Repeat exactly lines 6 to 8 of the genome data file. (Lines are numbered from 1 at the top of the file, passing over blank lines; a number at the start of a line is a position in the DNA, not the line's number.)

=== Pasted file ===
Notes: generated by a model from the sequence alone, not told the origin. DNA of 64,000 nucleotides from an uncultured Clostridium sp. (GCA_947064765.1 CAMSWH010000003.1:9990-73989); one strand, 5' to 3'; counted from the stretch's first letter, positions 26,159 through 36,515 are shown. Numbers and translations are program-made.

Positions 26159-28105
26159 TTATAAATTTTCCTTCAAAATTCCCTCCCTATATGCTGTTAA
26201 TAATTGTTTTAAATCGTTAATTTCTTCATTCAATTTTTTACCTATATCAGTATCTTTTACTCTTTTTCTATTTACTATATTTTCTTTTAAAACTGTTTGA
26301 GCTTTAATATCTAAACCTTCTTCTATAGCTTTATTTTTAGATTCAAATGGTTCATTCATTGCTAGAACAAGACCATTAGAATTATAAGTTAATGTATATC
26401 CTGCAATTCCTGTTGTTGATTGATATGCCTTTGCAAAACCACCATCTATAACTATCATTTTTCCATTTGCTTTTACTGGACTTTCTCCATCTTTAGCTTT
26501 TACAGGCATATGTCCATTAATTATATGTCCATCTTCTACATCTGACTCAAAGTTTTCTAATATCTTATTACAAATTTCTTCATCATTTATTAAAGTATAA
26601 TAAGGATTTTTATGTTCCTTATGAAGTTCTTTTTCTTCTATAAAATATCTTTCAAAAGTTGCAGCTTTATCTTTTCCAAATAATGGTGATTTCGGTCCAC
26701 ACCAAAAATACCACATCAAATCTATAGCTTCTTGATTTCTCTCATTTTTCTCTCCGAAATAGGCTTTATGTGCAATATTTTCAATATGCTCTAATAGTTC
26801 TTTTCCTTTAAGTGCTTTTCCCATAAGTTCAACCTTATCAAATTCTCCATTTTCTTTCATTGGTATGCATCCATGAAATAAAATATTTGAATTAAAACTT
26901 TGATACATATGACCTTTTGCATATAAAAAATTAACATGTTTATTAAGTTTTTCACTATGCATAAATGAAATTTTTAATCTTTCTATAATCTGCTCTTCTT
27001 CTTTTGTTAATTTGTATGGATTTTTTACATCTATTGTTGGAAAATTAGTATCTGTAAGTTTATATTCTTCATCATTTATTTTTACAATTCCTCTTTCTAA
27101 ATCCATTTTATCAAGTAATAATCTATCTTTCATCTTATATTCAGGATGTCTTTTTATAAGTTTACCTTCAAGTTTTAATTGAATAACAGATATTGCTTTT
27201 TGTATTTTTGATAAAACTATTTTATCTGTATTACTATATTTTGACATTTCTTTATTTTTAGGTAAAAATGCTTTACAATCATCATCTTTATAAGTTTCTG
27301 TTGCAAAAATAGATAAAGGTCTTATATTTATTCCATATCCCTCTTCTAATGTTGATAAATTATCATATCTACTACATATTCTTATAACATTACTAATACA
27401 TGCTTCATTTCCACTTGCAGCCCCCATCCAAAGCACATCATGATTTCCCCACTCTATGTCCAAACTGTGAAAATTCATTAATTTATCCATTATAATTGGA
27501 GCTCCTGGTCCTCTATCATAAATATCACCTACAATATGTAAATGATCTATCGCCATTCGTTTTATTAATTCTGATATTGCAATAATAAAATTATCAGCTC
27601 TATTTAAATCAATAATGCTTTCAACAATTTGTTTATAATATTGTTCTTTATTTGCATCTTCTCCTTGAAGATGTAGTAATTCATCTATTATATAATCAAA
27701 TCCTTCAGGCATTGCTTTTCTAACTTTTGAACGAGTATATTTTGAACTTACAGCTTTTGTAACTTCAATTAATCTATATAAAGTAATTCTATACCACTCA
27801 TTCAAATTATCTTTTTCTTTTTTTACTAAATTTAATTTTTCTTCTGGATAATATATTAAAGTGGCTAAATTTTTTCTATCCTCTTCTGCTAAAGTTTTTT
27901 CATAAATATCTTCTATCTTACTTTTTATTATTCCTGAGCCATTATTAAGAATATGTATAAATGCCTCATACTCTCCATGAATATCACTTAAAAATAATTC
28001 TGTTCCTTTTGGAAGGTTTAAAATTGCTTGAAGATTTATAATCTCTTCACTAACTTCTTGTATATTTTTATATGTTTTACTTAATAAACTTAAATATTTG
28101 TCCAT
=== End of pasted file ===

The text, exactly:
26401 CTGCAATTCCTGTTGTTGATTGATATGCCTTTGCAAAACCACCATCTATAACTATCATTTTTCCATTTGCTTTTACTGGACTTTCTCCATCTTTAGCTTT
26501 TACAGGCATATGTCCATTAATTATATGTCCATCTTCTACATCTGACTCAAAGTTTTCTAATATCTTATTACAAATTTCTTCATCATTTATTAAAGTATAA
26601 TAAGGATTTTTATGTTCCTTATGAAGTTCTTTTTCTTCTATAAAATATCTTTCAAAAGTTGCAGCTTTATCTTTTCCAAATAATGGTGATTTCGGTCCAC